Much of Walmart’s recent e-commerce growth involves online purchases of items that are picked up at its stores, and would have otherwise been bought offline.
Is Walmart Stores Inc. (WMT – Get Report) a tougher rival to Amazon.com Inc. (AMZN – Get Report) than it was 18 months ago? Without a doubt. But that doesn’t mean all, or even most, of the gains Wal-Mart is making in the realm of online retail are coming at Amazon’s expense.
Indeed, so many of Walmart’s e-commerce moves — including a just-launched service
for easily returning Walmart items ordered online at stores — may ultimately do more damage to bricks-and-mortar rivals with smaller online footprints and technology investments. That’s especially true for those rivals that depend heavily on sales of groceries and other low-cost consumer goods.
Walmart has been eager to tout how its online sales have soared after the company bought e-commerce startup Jet.com for $3 billion in the summer of 2017 and put Jet.com CEO and former Amazon exec Marc Lore in charge of Walmart’s U.S. e-commerce ops. The company’s U.S. e-commerce net sales and gross merchandise volume (GMV) rose 60% and 67%, respectively, year-over-year in the July quarter, a big improvement from the 11.8% and 13% growth seen a year earlier.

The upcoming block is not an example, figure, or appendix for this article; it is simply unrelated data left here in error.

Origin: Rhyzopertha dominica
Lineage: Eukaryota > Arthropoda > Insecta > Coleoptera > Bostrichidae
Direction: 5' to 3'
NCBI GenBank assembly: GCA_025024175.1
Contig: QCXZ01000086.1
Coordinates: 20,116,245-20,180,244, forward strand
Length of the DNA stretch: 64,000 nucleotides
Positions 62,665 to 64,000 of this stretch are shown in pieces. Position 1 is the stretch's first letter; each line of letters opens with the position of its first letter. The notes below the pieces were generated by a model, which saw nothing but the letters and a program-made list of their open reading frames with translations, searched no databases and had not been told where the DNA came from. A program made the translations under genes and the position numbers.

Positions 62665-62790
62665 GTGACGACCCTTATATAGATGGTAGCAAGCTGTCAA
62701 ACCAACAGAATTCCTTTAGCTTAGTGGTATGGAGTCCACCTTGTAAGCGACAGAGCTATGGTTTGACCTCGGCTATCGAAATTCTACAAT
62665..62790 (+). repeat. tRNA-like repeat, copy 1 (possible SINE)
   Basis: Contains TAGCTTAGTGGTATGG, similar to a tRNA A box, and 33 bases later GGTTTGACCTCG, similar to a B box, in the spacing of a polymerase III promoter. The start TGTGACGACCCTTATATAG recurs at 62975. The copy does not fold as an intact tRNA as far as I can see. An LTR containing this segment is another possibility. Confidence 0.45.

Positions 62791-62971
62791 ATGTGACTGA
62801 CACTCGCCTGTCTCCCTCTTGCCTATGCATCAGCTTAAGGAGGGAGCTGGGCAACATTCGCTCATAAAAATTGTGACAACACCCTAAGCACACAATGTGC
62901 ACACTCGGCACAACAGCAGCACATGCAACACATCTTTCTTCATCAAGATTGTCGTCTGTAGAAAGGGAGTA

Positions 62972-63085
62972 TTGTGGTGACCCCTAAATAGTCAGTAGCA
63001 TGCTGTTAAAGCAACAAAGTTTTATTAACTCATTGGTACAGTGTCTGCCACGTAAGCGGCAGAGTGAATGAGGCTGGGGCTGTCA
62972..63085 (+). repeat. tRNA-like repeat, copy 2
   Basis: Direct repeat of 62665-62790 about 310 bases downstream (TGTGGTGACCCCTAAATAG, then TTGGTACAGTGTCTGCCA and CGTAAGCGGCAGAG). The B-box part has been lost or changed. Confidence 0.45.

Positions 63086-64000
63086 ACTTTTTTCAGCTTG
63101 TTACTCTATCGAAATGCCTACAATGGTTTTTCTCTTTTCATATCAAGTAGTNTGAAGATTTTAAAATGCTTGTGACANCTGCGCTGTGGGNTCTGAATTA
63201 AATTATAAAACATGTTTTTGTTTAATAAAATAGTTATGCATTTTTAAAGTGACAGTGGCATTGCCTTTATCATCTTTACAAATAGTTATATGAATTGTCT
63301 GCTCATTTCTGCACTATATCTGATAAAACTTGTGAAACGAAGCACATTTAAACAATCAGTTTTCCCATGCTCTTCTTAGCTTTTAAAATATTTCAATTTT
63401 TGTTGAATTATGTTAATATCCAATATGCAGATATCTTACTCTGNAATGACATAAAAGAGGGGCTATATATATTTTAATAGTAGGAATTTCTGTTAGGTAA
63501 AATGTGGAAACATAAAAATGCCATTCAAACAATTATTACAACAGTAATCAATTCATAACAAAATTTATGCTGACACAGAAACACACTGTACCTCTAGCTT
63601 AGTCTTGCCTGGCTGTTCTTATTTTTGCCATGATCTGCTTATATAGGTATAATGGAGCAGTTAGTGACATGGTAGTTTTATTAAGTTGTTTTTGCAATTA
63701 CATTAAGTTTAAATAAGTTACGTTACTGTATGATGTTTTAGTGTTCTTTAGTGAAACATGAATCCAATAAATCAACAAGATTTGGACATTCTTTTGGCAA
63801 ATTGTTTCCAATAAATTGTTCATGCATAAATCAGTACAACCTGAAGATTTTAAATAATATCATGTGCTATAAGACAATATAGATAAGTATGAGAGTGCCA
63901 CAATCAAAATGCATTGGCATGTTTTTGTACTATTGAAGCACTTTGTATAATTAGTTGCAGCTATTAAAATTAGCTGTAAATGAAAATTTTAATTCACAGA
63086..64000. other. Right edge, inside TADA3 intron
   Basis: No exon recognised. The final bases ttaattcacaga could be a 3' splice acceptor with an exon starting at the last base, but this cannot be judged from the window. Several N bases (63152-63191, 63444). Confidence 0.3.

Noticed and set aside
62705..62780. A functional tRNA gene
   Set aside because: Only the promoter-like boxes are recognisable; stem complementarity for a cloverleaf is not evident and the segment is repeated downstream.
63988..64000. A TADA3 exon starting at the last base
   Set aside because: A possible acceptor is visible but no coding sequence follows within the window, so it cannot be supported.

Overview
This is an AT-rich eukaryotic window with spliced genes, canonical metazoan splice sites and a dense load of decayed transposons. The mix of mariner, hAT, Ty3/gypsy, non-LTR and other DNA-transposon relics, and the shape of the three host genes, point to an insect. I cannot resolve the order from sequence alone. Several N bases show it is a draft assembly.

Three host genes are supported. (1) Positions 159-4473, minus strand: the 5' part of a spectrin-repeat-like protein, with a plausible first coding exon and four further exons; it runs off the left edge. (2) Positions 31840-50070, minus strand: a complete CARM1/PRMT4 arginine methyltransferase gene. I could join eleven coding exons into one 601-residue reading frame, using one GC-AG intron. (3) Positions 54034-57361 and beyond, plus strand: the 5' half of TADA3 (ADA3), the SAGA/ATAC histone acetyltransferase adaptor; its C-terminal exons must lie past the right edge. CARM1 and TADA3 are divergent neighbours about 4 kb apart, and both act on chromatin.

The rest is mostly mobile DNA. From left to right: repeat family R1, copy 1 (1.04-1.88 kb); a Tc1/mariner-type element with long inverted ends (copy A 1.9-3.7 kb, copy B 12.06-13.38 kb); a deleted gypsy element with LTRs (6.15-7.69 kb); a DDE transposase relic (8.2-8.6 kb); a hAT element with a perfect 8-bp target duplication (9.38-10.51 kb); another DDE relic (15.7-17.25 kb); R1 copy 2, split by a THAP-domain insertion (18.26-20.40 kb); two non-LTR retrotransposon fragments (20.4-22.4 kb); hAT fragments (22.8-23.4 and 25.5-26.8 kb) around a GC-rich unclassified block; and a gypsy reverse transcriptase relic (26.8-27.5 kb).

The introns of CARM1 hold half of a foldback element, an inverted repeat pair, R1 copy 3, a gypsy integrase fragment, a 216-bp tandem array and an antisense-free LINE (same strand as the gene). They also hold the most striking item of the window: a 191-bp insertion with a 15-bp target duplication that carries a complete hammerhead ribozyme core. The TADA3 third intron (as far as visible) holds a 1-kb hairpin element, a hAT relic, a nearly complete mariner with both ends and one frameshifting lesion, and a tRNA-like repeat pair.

The Jet.com deal, along with a string of smaller e-commerce acquisitions such as the purchase of men’s apparel retailer Bonobos and the appropriately-named Shoebuy, have helped. But as Walmart execs like to stress, improved organic growth has been the larger driver. And here, it hasn’t hurt that Walmart.com has made millions of items — two million as of January, and probably more now — available for free 2-day shipping with a $35 order minimum, and often at competitive prices.
Nonetheless, it looks as if a big chunk of this growth stems from online orders of items that would have otherwise been purchased offline — quite possibly at a Walmart store. Research firm Slice estimates
26% of Walmart’s Q2 U.S. e-commerce sales came via the fast-growing Walmart Grocery
service, which provides free same-day pickup of online grocery orders at numerous stores.
It also looks as if Walmart, which in April started providing discounts for many items available online if a shopper opts for in-store pickup, is doing brisk business selling non-grocery items that are picked up at stores. To make this process more convenient, the company has begun rolling out “Pickup Towers” inside stores that let customers grab ordered items by typing in their order number, and is experimenting with large grocery pickup kiosks
that are placed outside its stores. It has also made in-store pickup available for Sam’s Club orders placed online.
To the extent that they help Walmart undercut Amazon’s pricing for online orders, the in-store pickup services threaten Amazon a bit. But it’s hard to ignore the fact that they also remove much of the convenience of traditional online shopping, by requiring a shopper to drive to a store. It’s also notable that Amazon has been busy itself setting up order-pickup lockers at convenience stores and other locales, for those preferring that option.